Pompey and Caesar contended for the leadership of the Roman state, leading to a civil war. When Pompey was defeated at the Battle of Pharsalus in 48 BC, he sought refuge in Egypt, where he was assassinated, his career and defeat are significant in Rome's subsequent transformation from Republic to Empire. Pompey was born in Picenum to a local noble family. Pompey's father, Gnaeus Pompeius Strabo, was first of his family to achieve senatorial status, despite the anti-rural prejudice of the Roman Senate; the Romans referred to Strabo as a novus homo. Pompeius Strabo ascended the traditional cursus honorum, becoming quaestor in 104 BC, praetor in 92 BC and consul in 89 BC, he acquired a reputation for political double-dealing and military ruthlessness. He fought the Social War against Rome's Italian allies, he supported Sulla, who belonged to the optimates, the pro-aristocracy faction, against Marius, who belonged to the populares, in Sulla's first civil war. He died during the siege of Rome by the Marians, in 87 BC—either as a casualty of an epidemic, or by having been struck by lightning.
His twenty-year-old son Pompey inherited his estates, the loyalty of his legions. Pompey had served two years under his father's command, had participated in the final part of the Social War; when his father died, Pompey was put on trial due to accusations that his father stole public property. As his father's heir, Pompey could be held to account, he discovered. Following his preliminary bouts with his accuser, the judge took a liking to Pompey and offered his daughter Antistia in marriage. Pompey was acquitted. Another civil war broke out between the Marians and Sulla in 83–82 BC; the Marians had taken over Rome while Sulla was fighting the First Mithridatic War against Mithridates VI of Pontus in Greece. In 83 BC, Sulla returned from landing in Brundisium in southern Italy. Pompey raised three legions in Picenum to support Sulla's march on Rome against the Marian regime of Gnaeus Papirius Carbo and Gaius Marius the Younger. Cassius Dio described Pompey's troop levy as a "small band". Sulla was appointed as Dictator.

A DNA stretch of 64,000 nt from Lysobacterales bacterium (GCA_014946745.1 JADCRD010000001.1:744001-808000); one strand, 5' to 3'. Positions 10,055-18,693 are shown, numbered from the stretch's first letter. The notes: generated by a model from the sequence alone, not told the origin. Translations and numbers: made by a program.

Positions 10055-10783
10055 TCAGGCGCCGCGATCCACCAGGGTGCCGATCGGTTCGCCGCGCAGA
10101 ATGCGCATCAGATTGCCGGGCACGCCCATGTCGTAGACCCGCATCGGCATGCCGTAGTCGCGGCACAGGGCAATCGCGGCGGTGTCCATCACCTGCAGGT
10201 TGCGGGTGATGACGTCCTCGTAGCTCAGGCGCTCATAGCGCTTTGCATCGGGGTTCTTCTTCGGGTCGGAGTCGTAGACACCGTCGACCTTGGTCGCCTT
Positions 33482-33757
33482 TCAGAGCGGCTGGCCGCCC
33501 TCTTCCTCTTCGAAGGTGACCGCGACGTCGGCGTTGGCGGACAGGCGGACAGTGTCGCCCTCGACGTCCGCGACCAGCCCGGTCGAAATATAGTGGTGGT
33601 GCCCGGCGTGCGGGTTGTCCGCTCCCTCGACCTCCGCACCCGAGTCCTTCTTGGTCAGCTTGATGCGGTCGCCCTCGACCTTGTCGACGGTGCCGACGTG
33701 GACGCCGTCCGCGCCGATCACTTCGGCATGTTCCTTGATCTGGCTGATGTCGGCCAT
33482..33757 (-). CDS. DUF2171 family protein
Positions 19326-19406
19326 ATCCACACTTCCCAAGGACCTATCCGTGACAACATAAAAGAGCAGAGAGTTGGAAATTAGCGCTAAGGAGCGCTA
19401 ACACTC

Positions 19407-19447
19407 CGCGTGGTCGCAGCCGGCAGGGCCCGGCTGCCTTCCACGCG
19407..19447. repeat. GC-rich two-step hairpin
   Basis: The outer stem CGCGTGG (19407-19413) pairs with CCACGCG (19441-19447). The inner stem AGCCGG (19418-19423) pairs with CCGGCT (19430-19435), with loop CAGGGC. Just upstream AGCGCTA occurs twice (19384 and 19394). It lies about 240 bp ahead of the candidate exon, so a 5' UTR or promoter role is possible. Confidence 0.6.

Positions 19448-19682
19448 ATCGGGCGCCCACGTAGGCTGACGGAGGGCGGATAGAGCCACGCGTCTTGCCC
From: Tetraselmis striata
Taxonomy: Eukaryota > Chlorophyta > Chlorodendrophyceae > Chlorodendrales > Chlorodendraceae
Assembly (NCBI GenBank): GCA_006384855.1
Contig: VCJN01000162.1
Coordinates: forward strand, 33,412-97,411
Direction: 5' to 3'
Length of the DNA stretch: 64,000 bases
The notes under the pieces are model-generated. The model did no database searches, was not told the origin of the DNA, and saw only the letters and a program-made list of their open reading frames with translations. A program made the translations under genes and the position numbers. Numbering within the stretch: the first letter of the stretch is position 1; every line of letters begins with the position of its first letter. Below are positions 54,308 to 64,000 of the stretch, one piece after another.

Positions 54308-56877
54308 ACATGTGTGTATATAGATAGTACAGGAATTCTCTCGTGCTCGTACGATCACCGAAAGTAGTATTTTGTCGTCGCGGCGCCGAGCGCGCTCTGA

He thought that he was useful for the administration of his affairs. He and his wife, persuaded Pompey to divorce Antistia and marry Sulla's stepdaughter Aemilia Scaura. Plutarch commented that the marriage was "characteristic of a tyranny, benefitted the needs of Sulla rather than the nature and habits of Pompey, Aemilia being given to him in marriage when she was with child by another man." Antistia had lost both her parents. Pompey accepted, but "Aemilia had scarcely entered Pompey's house before she succumbed to the pains of childbirth." Pompey married Mucia Tertia. We have no record of; the sources only mentioned Pompey divorcing her. Plutarch wrote that Pompey dismissed with contempt a report that she had had an affair while he was fighting in the Third Mithridatic War between and 66 BC and 63 BC. However, on his journey back to Rome he examined the evidence more and filed for divorce. Cicero wrote that the divorce was approved. Cassius Dio wrote that she was the sister of Quintus Caecilius Metellus Celer and that Metellus Celer was angry because he had divorced her despite having had children by her.
Pompey and Mucia had three children: The eldest, Gnaeus Pompey, Pompeia Magna, a daughter, Sextus Pompey, the younger son. Cassius Dio wrote, he was condemned to death, but released for the sake of his mother Mucia. The survivors of the Marians, those who were exiled after they lost Rome and those who escaped Sulla's persecution of his opponents, were given refuge in Sicily by Marcus Perpenna Vento. Papirius Carbo had a fleet there, Gnaeus Domitius Ahenobarbus had forced an entry into the Roman province of Africa. Sulla sent Pompey to Sicily with a large force. According to Plutarch, Perpenna left Sicily to Pompey; the Sicilian cities had been treated harshly by Pompey treated them with kindness. Pompey "treated Carbo in his misfortunes with an unnatural insolence", taking Carbo in fetters to a tribunal he presided over, examining him "to the distress and vexation of the audience", sentencing him to death. Pompey treated Quintus Valerius "with unnatural cruelty", his opp
The Ebro is a river on the Iberian Peninsula. It is the second longest river in the Iberian peninsula after the Tagus and the second biggest by discharge volume and by drainage area after the Douro; the Ebro flows through the following cities: Reinosa in Cantabria. The source of the river Ebro is from the Latin words Fontes Iberis, source of the Ebro. Close by is a large artificial lake, Embalse del Ebro, created by the damming of the river; the upper Ebro rushes through rocky gorges in Burgos Province. Flowing eastwards it begins forming a wider river valley of limestone rocks when it reaches Navarre and La Rioja thanks to many tributaries flowing down from the Iberian System on one side, the Navarre mountains and the western Pyrenees, on the other. There, the climate becomes progressively more continental, with more extreme temperatures and drier characteristics, therefore experiencing hot and dry summers which resemble summers seen in arid and semiarid climates. Karst geological processes shaped the landscape of layers of soluble carbonate rock of extensive limestone bedrock formed in an ancient seabed.